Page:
Emergency Departments are stocked with a huge array of strangely named, oddly shaped, beeping and blinking equipment. Here's a quick look at a typical lineup.
A stethoscope doesn't beep or blink, but it is an incredibly useful diagnostic tool. A stethoscope lets a nurse or physician listen to heart and respiratory sounds. One heart sound that can be easily heard with a stethoscope is a heart murmur. The presence of a murmur can be a sign of an abnormal heart valve. Heart sounds are also used to help the physician decide on the rhythm of the heart. If a friction rub is heard, this can be a sign of pericarditis (inflammation around the heart.) Extra heart sounds can be a sign of heart failure.
A stethoscope is also used to listen to the lungs. A physician can diagnose various diseases such as pneumonia, asthma, pneumothorax (collapsed lung), or congestive heart failure this way.
A stethoscope is used to take your blood pressure (BP) by listening to the flow of blood through your arteries. A BP is obtained when a BP cuff is wrapped around your arm and inflated to a pressure high enough to stop the flow of blood in the artery in your arm. The stethoscope is then placed over the artery. Air is slowly let out of the cuff. Blood flow starts when the pressure in the cuff becomes lower than the pressure in the artery. This creates a sound that can be heard with a stethoscope. The pressure on the BP gauge is the upper number in a BP reading. The lower number is the pressure at which the artery is no longer compressed and the sound stops. A normal BP is less than 140 for the upper number (systolic BP) and less than 90 for the lower number (diastolic BP).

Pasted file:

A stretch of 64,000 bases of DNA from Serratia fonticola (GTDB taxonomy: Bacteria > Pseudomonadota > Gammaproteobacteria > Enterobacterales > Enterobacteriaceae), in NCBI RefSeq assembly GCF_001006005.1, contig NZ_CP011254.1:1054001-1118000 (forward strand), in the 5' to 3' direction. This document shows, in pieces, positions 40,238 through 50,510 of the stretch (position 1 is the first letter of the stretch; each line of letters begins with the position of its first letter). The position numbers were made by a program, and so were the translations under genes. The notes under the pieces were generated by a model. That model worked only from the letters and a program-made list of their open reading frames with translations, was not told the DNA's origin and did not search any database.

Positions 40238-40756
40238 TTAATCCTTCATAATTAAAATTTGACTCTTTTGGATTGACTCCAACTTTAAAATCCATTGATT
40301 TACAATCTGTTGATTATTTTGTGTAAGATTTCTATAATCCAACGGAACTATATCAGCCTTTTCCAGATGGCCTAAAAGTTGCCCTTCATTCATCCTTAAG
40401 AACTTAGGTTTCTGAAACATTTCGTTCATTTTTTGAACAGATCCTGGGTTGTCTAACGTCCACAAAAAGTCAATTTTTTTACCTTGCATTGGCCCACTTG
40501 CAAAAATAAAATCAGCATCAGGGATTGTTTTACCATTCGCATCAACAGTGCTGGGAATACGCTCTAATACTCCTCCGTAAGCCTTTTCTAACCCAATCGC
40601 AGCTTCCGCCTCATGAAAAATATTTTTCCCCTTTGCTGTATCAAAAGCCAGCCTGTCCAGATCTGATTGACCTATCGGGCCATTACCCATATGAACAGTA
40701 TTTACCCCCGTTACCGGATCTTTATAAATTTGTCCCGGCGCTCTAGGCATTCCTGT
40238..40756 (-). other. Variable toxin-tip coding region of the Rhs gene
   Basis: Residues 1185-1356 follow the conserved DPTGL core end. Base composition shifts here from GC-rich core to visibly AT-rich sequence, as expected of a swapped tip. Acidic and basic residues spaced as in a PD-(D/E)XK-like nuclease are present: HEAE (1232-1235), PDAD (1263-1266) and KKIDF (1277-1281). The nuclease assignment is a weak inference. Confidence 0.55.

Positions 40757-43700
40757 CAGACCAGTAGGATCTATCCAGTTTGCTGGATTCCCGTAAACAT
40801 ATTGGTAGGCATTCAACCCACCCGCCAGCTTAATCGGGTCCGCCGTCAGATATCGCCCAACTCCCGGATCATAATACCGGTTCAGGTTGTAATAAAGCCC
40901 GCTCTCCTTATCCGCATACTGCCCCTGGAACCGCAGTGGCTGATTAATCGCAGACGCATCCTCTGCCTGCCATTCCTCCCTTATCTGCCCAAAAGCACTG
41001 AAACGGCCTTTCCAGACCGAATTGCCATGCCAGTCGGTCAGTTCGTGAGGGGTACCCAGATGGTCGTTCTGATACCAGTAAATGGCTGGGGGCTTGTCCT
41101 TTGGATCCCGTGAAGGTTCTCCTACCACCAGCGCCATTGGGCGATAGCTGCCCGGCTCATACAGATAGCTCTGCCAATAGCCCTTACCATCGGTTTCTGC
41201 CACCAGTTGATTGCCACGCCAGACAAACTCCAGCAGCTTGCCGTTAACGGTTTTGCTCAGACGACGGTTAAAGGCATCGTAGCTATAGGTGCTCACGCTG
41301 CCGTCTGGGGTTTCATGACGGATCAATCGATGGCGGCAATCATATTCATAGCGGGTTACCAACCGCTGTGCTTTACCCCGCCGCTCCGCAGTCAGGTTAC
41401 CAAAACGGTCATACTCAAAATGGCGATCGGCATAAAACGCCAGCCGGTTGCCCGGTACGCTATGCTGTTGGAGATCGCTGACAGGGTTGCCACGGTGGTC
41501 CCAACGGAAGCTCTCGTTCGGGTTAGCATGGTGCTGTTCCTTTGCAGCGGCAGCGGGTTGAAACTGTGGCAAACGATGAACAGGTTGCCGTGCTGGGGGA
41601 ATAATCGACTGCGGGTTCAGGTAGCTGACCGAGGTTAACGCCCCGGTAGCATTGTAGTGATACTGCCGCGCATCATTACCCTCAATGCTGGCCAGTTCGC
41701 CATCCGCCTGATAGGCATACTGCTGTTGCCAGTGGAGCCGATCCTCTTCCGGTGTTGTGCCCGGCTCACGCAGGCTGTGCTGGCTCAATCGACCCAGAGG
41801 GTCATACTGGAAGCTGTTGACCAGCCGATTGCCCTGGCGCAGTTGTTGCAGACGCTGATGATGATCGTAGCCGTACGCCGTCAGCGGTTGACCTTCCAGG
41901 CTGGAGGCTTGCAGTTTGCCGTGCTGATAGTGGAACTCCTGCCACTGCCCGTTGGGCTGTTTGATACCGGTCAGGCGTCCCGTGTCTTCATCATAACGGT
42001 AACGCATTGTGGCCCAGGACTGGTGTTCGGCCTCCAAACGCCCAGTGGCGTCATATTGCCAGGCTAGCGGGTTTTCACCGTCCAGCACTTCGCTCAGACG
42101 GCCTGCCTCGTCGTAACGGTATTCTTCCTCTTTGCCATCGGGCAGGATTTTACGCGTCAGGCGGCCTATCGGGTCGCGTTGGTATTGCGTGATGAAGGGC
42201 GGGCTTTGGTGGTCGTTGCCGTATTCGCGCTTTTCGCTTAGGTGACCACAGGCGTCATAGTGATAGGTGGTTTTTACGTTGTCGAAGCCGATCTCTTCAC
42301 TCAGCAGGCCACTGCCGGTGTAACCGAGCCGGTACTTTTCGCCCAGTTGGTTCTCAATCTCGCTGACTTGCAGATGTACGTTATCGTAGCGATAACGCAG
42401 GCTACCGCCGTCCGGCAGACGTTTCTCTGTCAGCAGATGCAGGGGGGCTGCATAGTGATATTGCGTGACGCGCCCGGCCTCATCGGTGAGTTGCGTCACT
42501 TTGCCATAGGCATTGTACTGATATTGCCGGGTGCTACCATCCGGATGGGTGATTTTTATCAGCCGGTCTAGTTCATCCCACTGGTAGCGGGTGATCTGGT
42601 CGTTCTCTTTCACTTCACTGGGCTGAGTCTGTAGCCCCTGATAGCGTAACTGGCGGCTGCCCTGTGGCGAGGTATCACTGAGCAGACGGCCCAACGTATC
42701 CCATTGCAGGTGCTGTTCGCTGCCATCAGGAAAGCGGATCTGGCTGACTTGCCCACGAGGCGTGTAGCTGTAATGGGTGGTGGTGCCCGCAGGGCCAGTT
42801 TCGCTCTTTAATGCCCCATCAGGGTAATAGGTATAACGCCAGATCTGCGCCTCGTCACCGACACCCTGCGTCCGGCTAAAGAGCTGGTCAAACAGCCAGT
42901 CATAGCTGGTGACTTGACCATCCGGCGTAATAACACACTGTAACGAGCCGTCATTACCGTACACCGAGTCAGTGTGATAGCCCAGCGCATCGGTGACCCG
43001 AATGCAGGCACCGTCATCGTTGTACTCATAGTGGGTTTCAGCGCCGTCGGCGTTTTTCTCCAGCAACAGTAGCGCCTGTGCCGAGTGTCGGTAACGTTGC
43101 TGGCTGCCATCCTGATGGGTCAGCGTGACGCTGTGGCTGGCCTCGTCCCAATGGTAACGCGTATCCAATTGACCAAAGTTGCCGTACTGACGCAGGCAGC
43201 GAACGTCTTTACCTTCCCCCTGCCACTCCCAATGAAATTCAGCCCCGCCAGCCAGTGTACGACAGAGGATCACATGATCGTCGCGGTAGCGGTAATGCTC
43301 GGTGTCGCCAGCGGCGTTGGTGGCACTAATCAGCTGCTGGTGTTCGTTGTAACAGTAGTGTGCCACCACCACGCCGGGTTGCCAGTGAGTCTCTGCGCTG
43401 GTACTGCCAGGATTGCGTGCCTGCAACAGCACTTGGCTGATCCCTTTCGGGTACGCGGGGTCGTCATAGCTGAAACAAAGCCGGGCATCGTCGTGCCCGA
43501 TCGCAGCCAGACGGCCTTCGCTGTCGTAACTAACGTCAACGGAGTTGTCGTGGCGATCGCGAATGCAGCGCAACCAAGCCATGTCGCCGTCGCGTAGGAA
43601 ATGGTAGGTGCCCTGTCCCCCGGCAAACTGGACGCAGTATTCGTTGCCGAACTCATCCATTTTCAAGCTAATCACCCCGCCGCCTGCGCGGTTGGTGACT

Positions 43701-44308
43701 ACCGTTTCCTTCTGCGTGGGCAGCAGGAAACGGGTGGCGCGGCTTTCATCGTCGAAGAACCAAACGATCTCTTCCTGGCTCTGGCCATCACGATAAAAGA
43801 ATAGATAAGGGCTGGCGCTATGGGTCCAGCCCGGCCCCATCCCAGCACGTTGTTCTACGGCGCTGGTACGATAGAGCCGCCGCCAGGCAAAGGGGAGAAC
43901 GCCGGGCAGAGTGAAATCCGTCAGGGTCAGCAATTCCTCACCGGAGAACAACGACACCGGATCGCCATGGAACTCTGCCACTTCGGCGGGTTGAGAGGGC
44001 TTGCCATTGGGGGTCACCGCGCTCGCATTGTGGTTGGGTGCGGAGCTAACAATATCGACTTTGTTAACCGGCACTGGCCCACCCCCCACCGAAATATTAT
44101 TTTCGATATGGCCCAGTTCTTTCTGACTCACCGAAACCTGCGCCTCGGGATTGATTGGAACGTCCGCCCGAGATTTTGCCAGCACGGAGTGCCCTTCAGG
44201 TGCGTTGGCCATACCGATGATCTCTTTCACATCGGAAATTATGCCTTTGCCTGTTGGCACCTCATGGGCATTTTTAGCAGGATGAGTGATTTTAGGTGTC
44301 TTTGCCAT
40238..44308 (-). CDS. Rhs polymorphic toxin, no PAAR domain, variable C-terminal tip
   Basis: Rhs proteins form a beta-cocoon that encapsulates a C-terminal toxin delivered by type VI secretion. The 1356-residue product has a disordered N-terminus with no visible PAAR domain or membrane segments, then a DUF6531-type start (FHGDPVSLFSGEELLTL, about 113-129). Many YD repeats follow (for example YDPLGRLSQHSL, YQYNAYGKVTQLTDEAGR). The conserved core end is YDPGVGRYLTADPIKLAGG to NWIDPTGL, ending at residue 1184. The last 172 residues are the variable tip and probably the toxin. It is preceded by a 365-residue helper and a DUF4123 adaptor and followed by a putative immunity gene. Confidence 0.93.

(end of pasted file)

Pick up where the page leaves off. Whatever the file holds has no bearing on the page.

A cardiac monitor gives a visual display of the rhythm of your heart. This is very useful information, particularly during a heart attack when you can suddenly develop a lethal cardiac rhythm. You are connected to the monitor by three sticky patches on your chest, attached to the monitor via wires. Cardiac monitors are set to alarm if your heart rate goes above or below a predetermined number. Some monitors also have an automatic blood pressure cuff and a pulse oximeter (which measures the oxygen saturation of your blood).
This tray contains the sterile equipment needed to place sutures (stitches) in a patient with a laceration. These include: needle holder (the instrument that holds the needle containing the suture material), forceps (used to hold the lacerated tissue), sterile towels (used to drape off the non sterile areas which are not being repaired), scissors, and small bowls (to hold antiseptic solutions).
Most emergency departments have a generous number of orthopedic devices for many purposes. These include plaster and/or fiberglass materials to splint extremities that are fractured or severely injured. You'll also find pre-made splints for specific joints, such as knee immobilizers, aluminum finger splints, Velcro wrist splints, shoulder slings, air splints (for ankles), and cervical collars, as well as cast cutters to use when a cast has become too tight.
Now, let's take a look at a crash cart.